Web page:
The District has won a significant legal victory in its bid to lift a federal court injunction imposed 16 years ago because it wasn’t paying tuition and other services for special education students in a timely manner.
On Friday, the U.S. Court of Appeals for the District of Columbia Circuit reversed a ruling last year by U.S. District Court Judge Paul L. Friedman rejecting the city’s motion to drop the injunction, which is part of the Petties class action lawsuit.
The case was brought in 1995 by parents of special education students placed in private schools at taxpayer expense because the District couldn’t meet their needs in public settings. They argued that the city’s poor payment record jeopardized their children’s right to an education under the Individuals with Disabilities Education Act (IDEA). The court appointed a special master to resolve payment disputes between the District and private providers.
Friedman asserted that lifting the injunction would disrupt settlement talks underway between the District and plaintiffs. Those talks included creation of an alternative dispute resolution process to replace the special master.
The three-judge appeals panel ruled that Friedman had failed to consider the District’s improved payment history, and returned the case to him for further consideration. They cite the city’s “detailed, undisputed statistical evidence showing that it is timely paying private providers of special education services.” Between October 2009 and September 2010, according to the District's brief, OSSE paid 98.9 percent of invoices on time and DCPS paid 94.8 percent.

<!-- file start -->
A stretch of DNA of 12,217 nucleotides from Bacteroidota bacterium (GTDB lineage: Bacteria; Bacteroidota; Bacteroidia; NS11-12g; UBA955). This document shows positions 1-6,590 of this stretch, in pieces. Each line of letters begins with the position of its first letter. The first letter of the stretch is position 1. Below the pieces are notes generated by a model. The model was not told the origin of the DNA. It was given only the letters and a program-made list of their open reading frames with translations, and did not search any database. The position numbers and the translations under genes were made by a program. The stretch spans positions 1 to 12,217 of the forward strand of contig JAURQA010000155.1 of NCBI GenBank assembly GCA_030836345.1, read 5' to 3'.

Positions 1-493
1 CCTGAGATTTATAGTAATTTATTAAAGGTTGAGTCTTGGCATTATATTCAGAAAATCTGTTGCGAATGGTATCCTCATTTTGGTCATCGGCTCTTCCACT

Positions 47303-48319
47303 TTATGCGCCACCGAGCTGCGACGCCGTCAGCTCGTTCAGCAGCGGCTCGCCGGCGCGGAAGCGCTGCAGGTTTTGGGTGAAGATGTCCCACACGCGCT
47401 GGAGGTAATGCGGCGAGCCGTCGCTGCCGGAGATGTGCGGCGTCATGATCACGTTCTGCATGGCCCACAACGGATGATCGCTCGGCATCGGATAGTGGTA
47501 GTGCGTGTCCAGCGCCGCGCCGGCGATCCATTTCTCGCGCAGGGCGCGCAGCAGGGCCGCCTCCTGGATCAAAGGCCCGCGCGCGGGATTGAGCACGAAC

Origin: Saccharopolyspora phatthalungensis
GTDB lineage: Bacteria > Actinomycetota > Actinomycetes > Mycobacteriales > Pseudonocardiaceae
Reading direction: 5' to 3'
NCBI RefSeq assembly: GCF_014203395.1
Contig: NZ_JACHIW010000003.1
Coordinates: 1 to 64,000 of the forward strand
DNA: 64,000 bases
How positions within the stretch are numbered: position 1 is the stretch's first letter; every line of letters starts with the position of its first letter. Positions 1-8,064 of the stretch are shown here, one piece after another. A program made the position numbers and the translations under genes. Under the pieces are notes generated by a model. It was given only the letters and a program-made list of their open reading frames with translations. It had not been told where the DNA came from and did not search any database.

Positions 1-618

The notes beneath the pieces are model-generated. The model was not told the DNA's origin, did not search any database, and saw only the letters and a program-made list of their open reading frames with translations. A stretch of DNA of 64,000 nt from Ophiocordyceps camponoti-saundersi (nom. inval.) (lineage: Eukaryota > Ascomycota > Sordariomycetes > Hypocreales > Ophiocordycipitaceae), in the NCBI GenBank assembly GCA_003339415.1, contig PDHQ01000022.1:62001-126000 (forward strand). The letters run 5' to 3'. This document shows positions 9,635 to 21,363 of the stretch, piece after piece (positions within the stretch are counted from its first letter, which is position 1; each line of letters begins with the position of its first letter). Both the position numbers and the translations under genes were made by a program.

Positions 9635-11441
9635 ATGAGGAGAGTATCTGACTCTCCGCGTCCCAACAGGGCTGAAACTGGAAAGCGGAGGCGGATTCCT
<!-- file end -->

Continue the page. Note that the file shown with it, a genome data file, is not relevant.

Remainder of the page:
In a statement Monday, D.C. Attorney General Irvin B. Nathan said that the “broader significance of the ruling is that the district courts in this Circuit will need to pay closer attention to the current circumstances to determine whether long-standing decrees such as this one should be modified or ended.”
The ruling does not affect the other major piece of the Petties case, which covers bus service for special education students. Friedman ordered last month that court oversight of the transportation system remain in place until Oct. 31, 2012, or until the city can prove that it can reliably serve the 3,500 students who ride the buses.
The appeals court also questioned Friedman’s interpretation of the U.S. Supreme Court’s 2009 Horne decision, which held that the state of Arizona did not have to increase funding to English Language Learner programs in Nogales public schools because improved policies and operations made court regulation no longer necessary.
Friedman said the District “overstated both the relevance and significance” of Horne. But the appeals court found that he had not considered carefully enough whether “the risk of imminent harm” to special education students still existed.
Attorneys for special education students and families argued that until a new pay dispute resolution system is devised and proven successful, the District will not have proven itself reliable enough to have the injunction lifted.
“The question is not just compliance, but whether they can provide a durable remedy,” said attorney Steven Ney. Before ending the 16 case, he said, “We want to make sure the process is speedy, efficient, fair and reasonably inexpensive.”